The Boy Who Had No Heart
He couldn’t stop thinking about her. It had been seventeen days. Not that he was counting. But it had been seventeen days.
He had kept himself busy the first two weeks—between work, school, those odd jobs and his friends, he kept himself busy enough to keep thoughts of her at bay. When that second week ended, though, and the long holiday weekend loomed ahead, she crept her way back in.
He tossed and turned Friday night, haunted by unpleasant dreams that he couldn’t recollect. The neon red numbers glowed 3:34 on the alarm clock, and he threw himself to the other side of the bed. As his face hit the pillow, he caught her scent, the faint smell of her perfume.
His stomach twisted, and he searched the pillow for its source, for any other trace. But it was gone.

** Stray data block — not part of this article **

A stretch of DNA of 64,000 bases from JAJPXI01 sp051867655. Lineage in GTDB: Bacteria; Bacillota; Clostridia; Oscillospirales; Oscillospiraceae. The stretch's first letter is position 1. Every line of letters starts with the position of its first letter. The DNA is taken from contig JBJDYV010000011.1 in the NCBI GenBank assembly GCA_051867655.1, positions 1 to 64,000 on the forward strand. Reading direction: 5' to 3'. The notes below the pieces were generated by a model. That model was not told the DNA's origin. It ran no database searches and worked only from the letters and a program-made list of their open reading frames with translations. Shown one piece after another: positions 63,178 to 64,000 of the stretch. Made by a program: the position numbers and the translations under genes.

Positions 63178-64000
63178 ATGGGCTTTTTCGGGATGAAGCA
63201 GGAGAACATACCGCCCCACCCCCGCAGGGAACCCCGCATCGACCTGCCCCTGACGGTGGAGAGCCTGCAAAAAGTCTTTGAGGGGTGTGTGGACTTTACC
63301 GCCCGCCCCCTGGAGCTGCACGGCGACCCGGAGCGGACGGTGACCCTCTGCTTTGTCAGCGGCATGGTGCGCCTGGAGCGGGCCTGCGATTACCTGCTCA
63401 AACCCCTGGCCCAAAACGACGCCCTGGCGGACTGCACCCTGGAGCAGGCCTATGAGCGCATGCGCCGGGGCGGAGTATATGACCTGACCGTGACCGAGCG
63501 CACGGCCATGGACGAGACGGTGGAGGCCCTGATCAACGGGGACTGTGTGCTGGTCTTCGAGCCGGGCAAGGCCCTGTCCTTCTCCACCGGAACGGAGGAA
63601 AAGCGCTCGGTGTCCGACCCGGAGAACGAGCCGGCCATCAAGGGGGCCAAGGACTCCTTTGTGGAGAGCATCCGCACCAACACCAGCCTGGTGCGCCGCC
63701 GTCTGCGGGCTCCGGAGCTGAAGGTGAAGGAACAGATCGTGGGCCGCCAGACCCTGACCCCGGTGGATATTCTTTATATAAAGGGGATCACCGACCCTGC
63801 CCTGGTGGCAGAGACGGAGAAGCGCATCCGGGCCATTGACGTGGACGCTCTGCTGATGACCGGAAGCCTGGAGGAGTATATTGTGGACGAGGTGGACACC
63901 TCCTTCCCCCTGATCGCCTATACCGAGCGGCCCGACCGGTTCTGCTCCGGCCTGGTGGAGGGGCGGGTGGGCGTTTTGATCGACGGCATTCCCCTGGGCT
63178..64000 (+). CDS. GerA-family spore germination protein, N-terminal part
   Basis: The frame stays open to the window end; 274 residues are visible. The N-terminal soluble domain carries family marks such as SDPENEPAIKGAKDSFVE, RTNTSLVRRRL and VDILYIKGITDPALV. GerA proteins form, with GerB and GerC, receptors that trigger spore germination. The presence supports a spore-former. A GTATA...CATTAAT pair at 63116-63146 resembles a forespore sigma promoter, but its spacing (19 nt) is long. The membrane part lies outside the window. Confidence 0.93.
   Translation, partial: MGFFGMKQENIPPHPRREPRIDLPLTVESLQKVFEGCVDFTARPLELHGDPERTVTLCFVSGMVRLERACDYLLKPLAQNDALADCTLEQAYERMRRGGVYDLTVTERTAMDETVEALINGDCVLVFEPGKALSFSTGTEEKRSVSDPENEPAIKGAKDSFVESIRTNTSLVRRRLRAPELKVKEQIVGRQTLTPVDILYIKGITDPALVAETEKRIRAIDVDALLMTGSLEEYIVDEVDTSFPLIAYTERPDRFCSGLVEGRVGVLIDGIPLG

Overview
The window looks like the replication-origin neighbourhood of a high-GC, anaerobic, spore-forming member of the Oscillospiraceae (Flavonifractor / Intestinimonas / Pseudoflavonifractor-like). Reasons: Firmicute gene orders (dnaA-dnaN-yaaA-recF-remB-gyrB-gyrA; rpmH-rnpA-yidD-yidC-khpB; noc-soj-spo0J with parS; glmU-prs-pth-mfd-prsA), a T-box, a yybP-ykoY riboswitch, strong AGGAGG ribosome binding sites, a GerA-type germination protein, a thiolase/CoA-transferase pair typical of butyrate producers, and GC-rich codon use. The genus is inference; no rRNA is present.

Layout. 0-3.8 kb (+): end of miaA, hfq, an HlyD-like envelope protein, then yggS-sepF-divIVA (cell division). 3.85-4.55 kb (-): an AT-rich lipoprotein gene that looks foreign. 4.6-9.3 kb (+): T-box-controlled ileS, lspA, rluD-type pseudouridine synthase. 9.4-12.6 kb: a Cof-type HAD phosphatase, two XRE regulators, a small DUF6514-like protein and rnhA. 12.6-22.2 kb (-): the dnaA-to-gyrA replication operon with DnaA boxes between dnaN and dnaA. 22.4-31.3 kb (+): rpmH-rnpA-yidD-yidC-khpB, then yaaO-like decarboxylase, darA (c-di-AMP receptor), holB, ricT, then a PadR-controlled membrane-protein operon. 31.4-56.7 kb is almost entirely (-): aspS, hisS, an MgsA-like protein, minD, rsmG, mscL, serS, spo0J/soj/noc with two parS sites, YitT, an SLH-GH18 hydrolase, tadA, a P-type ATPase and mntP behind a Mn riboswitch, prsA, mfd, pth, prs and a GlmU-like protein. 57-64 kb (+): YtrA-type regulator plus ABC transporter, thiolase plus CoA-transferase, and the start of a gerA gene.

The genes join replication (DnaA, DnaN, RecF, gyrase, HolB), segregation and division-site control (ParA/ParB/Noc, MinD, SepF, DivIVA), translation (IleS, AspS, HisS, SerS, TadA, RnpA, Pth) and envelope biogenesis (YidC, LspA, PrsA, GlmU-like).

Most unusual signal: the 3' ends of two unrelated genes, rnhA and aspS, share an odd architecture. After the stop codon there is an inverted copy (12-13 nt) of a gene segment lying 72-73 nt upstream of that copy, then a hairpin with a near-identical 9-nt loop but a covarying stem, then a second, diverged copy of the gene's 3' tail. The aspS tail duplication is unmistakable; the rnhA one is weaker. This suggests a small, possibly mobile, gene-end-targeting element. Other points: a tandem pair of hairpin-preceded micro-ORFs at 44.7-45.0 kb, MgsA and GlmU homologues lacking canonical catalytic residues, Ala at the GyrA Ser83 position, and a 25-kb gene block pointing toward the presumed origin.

Just like her.
He rolled onto his back and stared at the dark ceiling. A fan whirred in the background, drowning out the occasional creaks and groans of the old house.
She was gone. She was here, and then she was gone, and it was his fault. He had been stupid, so stupid. He had let her go—worse, he had pushed her away. He had known, he had known she wasn’t happy. She had told him what she wanted, she had told him over and over. He just didn’t listen. He didn’t hear her. Or maybe he didn’t understand it. He didn’t know anymore. All he knew was that she was gone.
He rolled over, buried his face in the pillow and held his breath for as long as he could. When he finally surfaced, he sat up and pulled his laptop from off his desk.
His fingers touched the keyboard and danced.
This is the story of a boy, a boy who had no heart…